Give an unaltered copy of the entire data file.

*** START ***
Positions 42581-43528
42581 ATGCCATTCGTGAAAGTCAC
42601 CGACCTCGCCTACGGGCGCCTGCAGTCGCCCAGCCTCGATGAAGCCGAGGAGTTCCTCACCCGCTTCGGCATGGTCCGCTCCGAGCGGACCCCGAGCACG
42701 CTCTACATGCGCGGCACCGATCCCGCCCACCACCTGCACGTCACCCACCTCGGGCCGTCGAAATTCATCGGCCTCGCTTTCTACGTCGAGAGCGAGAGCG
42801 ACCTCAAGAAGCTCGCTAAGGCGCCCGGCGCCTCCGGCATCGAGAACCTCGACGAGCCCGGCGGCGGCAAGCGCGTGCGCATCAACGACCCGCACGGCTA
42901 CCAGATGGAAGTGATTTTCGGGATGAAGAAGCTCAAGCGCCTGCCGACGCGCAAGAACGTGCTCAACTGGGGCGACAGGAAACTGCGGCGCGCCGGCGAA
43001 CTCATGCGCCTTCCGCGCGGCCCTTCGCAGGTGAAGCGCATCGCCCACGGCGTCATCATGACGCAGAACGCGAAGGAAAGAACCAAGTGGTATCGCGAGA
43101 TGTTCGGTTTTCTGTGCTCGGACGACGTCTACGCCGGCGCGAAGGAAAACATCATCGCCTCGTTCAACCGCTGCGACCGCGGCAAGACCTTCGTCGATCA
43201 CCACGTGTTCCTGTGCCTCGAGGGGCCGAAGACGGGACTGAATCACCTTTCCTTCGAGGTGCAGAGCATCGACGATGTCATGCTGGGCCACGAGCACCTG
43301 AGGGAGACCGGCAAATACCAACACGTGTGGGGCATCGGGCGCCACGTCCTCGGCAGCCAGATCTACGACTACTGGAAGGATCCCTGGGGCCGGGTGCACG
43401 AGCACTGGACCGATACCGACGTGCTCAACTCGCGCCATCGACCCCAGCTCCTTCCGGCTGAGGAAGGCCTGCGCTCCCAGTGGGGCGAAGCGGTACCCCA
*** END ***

Positions 42581-43528
42581 ATGCCATTCGTGAAAGTCAC
42601 CGACCTCGCCTACGGGCGCCTGCAGTCGCCCAGCCTCGATGAAGCCGAGGAGTTCCTCACCCGCTTCGGCATGGTCCGCTCCGAGCGGACCCCGAGCACG
42701 CTCTACATGCGCGGCACCGATCCCGCCCACCACCTGCACGTCACCCACCTCGGGCCGTCGAAATTCATCGGCCTCGCTTTCTACGTCGAGAGCGAGAGCG
42801 ACCTCAAGAAGCTCGCTAAGGCGCCCGGCGCCTCCGGCATCGAGAACCTCGACGAGCCCGGCGGCGGCAAGCGCGTGCGCATCAACGACCCGCACGGCTA
42901 CCAGATGGAAGTGATTTTCGGGATGAAGAAGCTCAAGCGCCTGCCGACGCGCAAGAACGTGCTCAACTGGGGCGACAGGAAACTGCGGCGCGCCGGCGAA
43001 CTCATGCGCCTTCCGCGCGGCCCTTCGCAGGTGAAGCGCATCGCCCACGGCGTCATCATGACGCAGAACGCGAAGGAAAGAACCAAGTGGTATCGCGAGA
43101 TGTTCGGTTTTCTGTGCTCGGACGACGTCTACGCCGGCGCGAAGGAAAACATCATCGCCTCGTTCAACCGCTGCGACCGCGGCAAGACCTTCGTCGATCA
43201 CCACGTGTTCCTGTGCCTCGAGGGGCCGAAGACGGGACTGAATCACCTTTCCTTCGAGGTGCAGAGCATCGACGATGTCATGCTGGGCCACGAGCACCTG
43301 AGGGAGACCGGCAAATACCAACACGTGTGGGGCATCGGGCGCCACGTCCTCGGCAGCCAGATCTACGACTACTGGAAGGATCCCTGGGGCCGGGTGCACG
43401 AGCACTGGACCGATACCGACGTGCTCAACTCGCGCCATCGACCCCAGCTCCTTCCGGCTGAGGAAGGCCTGCGCTCCCAGTGGGGCGAAGCGGTACCCCA